To replicate the conditions of a white dwarf, the team first prepares hydrogen in a gas cell that is several centimeters across. This sample is then placed a foot away from a coil of tungsten wires, which lies at the heart of the Z machine. When a switch is thrown, 26 million amps of current rush through the wires, causing them to implode. A burst of X-rays streams out, quickly ionizing the gas in the cell. Winget's team collects spectra from this "little star" using fiber-optic cables.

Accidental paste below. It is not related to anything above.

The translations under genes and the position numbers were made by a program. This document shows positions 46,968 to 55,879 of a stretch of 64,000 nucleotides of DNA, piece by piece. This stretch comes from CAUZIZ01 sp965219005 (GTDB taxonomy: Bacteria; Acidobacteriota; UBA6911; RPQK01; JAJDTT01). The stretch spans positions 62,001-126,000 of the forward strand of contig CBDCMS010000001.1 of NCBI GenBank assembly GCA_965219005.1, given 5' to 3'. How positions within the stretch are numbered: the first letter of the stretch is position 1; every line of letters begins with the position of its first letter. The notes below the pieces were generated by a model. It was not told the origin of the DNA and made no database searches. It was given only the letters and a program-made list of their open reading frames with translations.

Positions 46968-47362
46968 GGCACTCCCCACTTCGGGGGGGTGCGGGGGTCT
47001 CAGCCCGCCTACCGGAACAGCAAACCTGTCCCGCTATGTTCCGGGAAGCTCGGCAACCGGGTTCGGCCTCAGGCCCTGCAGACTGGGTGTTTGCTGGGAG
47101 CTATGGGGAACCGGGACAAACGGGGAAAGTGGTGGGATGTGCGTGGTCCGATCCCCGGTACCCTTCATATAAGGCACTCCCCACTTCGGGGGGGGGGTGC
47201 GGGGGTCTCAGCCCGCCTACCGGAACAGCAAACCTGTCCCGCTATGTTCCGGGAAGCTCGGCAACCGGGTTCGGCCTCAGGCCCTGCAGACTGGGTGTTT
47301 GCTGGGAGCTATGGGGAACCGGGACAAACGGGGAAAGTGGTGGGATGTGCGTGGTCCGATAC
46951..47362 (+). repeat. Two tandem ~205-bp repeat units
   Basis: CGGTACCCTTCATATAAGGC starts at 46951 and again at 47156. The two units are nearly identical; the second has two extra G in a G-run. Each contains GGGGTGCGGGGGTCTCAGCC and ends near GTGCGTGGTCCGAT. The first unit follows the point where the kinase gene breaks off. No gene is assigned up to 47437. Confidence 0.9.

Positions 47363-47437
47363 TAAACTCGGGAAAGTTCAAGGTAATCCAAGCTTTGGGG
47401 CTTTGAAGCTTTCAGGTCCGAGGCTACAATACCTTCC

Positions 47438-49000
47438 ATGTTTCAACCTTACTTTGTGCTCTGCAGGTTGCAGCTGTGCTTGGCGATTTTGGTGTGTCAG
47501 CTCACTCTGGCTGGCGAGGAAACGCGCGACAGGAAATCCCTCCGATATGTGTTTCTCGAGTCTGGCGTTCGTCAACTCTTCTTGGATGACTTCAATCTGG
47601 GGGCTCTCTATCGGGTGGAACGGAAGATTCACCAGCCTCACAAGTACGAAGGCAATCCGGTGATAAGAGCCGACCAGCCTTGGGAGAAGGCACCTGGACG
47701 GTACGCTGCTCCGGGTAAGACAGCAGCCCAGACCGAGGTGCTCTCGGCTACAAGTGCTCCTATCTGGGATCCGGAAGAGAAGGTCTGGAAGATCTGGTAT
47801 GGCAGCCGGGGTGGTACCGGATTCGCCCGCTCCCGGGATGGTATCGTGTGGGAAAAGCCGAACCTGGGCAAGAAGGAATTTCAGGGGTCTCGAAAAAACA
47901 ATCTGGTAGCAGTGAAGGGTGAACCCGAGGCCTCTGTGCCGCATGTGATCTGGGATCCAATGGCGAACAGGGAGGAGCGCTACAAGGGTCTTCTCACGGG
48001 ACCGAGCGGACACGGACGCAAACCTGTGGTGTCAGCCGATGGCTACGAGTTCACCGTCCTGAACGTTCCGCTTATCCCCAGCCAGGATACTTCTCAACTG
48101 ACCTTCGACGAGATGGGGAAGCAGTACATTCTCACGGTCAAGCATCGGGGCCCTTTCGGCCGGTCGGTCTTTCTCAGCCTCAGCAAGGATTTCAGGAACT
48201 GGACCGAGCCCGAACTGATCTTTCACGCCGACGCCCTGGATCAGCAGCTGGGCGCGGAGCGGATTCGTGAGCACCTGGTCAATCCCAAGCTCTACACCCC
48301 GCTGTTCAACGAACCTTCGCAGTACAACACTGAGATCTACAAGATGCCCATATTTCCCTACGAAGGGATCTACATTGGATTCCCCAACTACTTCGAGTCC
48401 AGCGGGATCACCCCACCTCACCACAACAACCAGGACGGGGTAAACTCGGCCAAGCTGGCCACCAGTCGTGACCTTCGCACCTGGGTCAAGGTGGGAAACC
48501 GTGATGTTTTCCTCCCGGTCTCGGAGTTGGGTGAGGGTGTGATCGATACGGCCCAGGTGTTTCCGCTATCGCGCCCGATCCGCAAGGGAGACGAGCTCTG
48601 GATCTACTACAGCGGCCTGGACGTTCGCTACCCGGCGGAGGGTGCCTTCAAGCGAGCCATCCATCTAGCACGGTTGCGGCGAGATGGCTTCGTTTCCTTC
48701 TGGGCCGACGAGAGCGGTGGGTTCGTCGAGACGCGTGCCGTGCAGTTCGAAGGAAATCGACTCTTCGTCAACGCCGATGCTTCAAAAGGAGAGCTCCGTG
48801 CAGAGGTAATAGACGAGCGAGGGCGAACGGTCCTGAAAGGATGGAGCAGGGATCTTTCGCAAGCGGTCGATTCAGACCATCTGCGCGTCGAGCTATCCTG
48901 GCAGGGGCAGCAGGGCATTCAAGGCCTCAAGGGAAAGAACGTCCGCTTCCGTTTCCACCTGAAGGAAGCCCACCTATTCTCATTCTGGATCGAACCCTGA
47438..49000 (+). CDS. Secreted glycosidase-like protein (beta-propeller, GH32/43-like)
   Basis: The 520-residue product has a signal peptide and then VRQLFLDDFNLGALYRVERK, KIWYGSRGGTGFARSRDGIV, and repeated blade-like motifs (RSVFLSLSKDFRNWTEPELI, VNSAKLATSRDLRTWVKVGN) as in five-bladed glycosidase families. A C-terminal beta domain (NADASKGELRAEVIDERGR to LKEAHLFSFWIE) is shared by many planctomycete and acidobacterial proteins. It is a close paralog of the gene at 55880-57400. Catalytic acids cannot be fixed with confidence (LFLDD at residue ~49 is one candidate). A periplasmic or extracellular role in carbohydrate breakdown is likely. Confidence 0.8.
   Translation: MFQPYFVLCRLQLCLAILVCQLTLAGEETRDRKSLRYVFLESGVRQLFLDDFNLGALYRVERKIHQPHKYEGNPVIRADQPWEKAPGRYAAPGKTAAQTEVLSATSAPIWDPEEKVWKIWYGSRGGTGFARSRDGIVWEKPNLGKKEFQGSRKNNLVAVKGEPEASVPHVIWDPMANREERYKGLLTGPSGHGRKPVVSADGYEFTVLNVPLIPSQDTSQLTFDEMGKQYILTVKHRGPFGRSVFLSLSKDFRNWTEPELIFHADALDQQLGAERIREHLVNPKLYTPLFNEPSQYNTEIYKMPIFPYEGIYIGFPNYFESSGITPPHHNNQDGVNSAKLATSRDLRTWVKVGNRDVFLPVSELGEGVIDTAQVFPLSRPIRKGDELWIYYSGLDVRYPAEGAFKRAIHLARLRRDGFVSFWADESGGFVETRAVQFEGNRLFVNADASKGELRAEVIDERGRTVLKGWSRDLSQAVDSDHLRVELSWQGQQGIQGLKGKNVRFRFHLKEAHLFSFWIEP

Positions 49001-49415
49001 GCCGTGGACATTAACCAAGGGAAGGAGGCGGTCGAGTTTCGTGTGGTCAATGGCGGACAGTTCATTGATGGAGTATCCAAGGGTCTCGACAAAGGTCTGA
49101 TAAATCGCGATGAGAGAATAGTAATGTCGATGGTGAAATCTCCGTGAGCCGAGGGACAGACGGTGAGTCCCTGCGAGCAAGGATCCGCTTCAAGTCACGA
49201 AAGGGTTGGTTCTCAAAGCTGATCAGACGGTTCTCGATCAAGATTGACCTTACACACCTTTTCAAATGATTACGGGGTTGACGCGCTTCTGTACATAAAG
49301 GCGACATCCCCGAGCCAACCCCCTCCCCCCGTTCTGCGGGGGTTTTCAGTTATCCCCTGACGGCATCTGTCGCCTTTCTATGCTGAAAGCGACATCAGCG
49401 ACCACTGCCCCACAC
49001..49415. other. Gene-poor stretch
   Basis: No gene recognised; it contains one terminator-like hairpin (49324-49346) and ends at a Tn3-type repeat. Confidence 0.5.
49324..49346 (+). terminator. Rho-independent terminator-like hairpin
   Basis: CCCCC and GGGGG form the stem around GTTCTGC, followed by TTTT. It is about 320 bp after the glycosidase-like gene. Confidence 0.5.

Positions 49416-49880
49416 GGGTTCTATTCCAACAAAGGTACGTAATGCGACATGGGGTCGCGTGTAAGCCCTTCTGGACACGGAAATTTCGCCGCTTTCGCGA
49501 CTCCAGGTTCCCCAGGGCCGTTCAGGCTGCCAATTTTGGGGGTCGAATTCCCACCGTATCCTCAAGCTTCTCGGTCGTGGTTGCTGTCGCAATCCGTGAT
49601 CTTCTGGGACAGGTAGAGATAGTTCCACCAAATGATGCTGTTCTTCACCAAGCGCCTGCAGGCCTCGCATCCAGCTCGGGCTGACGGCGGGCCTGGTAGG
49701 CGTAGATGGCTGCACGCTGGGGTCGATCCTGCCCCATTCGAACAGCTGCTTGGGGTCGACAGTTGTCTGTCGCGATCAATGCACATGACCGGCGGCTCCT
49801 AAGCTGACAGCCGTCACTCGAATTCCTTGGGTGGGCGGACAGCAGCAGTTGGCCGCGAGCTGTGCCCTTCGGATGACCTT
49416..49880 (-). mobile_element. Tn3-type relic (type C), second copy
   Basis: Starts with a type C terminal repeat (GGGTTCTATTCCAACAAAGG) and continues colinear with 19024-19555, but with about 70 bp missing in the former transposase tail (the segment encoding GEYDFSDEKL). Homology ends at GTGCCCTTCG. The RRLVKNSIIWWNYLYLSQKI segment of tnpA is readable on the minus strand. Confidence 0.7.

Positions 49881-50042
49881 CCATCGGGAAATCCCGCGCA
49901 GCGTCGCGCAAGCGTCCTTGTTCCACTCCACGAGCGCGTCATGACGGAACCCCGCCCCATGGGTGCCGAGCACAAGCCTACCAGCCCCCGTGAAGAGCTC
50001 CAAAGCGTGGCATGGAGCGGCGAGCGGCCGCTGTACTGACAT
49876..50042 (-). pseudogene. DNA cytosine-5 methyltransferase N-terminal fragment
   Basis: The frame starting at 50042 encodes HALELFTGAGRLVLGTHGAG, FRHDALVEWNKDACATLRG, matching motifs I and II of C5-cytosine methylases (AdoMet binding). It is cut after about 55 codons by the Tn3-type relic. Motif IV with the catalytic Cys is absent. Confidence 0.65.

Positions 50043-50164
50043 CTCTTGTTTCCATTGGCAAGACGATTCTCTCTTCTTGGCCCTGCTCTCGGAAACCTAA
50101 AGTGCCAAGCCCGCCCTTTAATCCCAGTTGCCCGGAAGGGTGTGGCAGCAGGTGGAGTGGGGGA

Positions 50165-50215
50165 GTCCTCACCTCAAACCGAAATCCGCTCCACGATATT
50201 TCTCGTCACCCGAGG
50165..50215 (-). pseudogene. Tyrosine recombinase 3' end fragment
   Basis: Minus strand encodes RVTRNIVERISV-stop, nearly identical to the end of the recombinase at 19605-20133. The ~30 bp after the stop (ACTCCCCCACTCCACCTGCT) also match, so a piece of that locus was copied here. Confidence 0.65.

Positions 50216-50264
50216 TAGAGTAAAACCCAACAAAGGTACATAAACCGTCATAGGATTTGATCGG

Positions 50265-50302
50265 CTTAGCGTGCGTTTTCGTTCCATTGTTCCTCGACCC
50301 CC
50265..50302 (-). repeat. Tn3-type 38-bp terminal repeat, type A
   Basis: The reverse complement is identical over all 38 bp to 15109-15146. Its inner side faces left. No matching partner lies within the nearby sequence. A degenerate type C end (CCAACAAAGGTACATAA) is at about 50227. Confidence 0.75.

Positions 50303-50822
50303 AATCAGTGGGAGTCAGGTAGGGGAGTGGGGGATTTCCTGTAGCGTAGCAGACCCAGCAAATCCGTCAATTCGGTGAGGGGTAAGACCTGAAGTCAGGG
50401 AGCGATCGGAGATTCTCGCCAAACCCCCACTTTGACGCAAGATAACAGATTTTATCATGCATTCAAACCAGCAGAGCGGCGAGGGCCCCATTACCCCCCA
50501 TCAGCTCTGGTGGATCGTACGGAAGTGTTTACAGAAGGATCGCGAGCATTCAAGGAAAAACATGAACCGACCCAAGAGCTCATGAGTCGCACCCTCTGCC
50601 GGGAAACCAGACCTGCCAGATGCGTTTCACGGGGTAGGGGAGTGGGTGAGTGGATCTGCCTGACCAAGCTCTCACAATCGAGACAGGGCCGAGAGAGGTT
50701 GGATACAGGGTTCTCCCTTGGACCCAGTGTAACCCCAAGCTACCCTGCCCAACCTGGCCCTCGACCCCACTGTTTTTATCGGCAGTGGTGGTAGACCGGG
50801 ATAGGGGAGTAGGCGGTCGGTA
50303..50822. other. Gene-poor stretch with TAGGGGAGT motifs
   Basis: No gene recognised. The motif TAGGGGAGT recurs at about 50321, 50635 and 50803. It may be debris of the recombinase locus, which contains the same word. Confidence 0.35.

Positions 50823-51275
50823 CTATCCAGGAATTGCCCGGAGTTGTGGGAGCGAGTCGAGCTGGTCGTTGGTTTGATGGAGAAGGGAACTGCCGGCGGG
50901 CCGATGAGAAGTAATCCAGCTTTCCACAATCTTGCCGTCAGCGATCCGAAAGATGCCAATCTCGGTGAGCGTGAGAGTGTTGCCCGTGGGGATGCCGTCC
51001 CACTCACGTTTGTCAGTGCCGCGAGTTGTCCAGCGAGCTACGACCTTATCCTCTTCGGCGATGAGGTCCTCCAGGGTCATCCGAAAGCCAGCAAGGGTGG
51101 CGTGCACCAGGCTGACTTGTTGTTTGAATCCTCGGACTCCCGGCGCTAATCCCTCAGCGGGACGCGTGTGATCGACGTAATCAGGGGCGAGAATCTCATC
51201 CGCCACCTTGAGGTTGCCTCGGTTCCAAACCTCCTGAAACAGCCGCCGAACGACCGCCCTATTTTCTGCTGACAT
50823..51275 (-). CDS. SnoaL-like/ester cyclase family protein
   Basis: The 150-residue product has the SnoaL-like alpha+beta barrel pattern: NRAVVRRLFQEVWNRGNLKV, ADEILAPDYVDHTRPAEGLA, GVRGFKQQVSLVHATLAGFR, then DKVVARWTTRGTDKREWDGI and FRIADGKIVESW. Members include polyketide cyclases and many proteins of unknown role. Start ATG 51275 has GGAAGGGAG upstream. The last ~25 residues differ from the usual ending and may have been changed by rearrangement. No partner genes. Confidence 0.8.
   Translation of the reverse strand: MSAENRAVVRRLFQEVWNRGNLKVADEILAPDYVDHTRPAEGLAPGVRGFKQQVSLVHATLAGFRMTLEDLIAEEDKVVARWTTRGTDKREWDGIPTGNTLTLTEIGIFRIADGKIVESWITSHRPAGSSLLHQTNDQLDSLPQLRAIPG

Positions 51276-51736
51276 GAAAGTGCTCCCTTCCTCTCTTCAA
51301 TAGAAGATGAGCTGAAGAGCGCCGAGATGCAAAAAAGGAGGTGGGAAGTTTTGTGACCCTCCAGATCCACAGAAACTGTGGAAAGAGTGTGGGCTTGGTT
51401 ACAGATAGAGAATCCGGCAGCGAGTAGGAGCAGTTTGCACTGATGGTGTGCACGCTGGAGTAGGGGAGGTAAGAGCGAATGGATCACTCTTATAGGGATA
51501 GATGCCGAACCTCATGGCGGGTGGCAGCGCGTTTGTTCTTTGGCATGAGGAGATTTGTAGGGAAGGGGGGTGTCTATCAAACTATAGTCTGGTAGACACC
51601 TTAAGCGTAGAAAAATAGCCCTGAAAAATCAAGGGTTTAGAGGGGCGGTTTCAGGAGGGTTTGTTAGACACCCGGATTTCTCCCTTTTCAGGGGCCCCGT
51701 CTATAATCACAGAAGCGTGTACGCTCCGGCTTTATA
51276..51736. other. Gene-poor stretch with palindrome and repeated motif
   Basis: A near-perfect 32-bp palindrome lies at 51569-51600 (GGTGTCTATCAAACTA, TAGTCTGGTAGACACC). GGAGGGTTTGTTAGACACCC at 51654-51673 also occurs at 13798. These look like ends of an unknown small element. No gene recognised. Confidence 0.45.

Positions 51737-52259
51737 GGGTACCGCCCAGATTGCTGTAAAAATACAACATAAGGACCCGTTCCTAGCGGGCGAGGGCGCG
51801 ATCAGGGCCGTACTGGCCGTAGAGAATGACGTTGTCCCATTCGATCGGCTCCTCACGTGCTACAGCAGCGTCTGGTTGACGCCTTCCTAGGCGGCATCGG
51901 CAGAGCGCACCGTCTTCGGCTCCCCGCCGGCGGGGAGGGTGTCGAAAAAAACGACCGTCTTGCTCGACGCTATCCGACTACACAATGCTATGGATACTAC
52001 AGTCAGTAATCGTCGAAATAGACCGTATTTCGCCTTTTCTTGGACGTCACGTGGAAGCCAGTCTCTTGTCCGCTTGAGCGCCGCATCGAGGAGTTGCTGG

As the team gathers data in the coming year, it hopes to improve the understanding of white dwarf stars, Winget said.
"This has been groundbreaking research," said plasma physicist Allan Wootton, also from UT Austin. "It was an unusual experience for these astronomers, but it has opened a door to new experiments that explore the conditions inside stars and other extreme environments."
Michael Shirber is a France-based science writer who has also written for Physical Review Focus, ScienceNOW, and Astrobiology Magazine